With Canada Water Week in full swing, Greens are lamenting the defeat last week of Bill C-267 – a bill to ban bulk water exports.
“The defeat of Bill C-267 is a step backwards in protecting freshwater sources in Canada. We sorely need a ban on bulk water exports that is binding on provinces,” says Maude Barlow, National Chairperson for the Council of Canadians. “Bill C-267’s recognition of water as a common heritage is crucial in protecting water in the public interest. While any legislation banning bulk water exports must include diversions of 50,000 or less as well as manufactured products such as bottled water, Bill C-267 was a critical step forward in a concerted effort to ban water exports across provinces.”
“Canada’s freshwater is frighteningly vulnerable. As it stands, water in natural water bodies is not a good in trade. The minute we allow a single shipment of water in bulk from one drainage basin to another, particularly from Canada for sale in the US, we would then have turned a tap on that would be simply impossible under the terms of NAFTA to turn off,” warned Green Leader Elizabeth May, MP for Saanich-Gulf Islands.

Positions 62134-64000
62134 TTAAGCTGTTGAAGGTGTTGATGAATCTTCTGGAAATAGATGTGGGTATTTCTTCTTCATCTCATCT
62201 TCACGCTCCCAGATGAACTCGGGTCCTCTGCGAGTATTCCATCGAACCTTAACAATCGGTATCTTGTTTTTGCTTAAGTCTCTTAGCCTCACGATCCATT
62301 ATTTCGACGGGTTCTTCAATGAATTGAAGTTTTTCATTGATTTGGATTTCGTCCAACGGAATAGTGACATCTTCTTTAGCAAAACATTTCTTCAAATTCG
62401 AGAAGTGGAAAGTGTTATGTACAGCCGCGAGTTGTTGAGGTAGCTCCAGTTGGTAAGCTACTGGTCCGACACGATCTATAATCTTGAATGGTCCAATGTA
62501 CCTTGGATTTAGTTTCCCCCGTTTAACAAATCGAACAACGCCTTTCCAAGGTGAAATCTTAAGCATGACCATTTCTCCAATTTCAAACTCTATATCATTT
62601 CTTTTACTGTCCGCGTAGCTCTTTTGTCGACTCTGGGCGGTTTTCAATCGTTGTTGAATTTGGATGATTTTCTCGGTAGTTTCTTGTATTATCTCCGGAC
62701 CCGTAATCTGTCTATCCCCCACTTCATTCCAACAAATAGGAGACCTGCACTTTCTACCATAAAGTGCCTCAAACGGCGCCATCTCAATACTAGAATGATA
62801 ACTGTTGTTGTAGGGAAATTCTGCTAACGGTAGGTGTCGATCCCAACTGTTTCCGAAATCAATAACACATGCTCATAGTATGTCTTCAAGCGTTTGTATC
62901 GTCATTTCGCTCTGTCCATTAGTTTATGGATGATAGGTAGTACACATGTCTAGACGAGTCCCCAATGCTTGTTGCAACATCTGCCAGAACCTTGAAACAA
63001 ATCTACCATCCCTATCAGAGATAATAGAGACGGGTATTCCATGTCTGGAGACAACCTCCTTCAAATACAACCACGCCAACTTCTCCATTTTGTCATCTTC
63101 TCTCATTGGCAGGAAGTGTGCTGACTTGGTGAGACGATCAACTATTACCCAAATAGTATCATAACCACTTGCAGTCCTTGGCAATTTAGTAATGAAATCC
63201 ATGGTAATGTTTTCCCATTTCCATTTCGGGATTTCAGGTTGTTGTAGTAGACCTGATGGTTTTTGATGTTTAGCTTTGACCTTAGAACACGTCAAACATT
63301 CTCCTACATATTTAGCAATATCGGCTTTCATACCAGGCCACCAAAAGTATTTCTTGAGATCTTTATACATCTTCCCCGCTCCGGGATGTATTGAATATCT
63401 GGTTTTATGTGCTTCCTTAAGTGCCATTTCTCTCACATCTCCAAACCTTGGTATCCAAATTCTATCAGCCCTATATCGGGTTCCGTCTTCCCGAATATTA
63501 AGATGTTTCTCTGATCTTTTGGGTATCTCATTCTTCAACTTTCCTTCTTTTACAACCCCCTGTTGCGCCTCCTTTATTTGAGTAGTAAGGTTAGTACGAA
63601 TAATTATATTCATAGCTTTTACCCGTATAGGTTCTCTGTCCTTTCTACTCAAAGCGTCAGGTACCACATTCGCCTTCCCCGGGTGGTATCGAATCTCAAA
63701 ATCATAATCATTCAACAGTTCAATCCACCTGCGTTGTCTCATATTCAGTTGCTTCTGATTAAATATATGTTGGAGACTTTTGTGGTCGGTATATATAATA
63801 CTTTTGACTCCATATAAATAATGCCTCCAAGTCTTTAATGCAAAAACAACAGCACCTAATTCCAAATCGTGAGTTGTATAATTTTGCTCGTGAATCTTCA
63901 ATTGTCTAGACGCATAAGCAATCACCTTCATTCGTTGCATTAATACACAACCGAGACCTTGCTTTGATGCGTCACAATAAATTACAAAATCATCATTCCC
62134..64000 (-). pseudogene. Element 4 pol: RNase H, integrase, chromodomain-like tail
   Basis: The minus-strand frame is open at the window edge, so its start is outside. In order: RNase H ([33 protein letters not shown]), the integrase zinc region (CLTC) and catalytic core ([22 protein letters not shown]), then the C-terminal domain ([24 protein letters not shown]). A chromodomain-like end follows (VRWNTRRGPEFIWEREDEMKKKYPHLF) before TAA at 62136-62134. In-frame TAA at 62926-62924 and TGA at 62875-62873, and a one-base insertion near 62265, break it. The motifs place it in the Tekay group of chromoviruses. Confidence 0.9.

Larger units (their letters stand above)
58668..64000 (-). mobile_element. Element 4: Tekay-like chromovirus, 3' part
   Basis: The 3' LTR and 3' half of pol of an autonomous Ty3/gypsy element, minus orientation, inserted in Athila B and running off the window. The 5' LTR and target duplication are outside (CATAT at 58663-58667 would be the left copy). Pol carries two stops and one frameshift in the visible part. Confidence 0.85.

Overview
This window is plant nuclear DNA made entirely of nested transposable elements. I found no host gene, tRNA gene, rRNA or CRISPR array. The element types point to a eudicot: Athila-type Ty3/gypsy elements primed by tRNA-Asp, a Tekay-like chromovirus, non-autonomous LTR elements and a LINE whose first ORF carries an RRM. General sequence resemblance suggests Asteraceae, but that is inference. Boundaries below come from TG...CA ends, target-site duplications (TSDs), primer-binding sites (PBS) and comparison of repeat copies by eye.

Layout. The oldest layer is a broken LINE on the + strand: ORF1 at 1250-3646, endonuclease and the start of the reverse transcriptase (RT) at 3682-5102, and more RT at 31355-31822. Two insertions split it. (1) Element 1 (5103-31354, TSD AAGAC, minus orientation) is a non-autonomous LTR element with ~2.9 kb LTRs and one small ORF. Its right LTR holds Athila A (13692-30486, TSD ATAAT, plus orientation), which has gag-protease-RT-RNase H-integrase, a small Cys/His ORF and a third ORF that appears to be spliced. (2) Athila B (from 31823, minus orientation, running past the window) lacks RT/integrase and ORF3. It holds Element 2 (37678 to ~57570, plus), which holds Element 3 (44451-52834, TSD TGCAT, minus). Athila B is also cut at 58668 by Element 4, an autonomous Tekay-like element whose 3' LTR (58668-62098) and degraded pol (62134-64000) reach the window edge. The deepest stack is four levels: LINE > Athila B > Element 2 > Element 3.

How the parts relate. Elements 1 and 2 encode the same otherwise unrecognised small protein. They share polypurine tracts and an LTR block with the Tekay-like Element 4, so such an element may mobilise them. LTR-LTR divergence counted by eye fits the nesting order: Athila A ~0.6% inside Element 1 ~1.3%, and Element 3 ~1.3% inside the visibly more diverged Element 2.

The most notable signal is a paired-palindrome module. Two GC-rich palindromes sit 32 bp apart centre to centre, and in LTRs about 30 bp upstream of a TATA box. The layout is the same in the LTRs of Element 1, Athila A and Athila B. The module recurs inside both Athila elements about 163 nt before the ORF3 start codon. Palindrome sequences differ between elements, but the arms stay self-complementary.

The House is currently considering a bill similar to C-267. Bill C-383, the Transboundary Waters Protection Act.
“This bill is good, but only covers export of boundary and transboundary water. I am hoping we can amend it to include a ban on inter-basin transfer. Without such a ban, Bill C-383 will only protect 10 percent of Canada’s water,” said May.
In dealing only with boundary and transboundary water, Bill C-383 is ignoring 90% of Canada’s water resources. “As custodians of 9% of the planet’s renewable water resources, we have a moral obligation to preserve them for our generation and future generations,” said May. “It is critical that Canada protects our water sources by prohibiting the transfer of water in bulk, prohibiting its sale, prohibiting water in its natural state from ever being seen as a good in commerce.”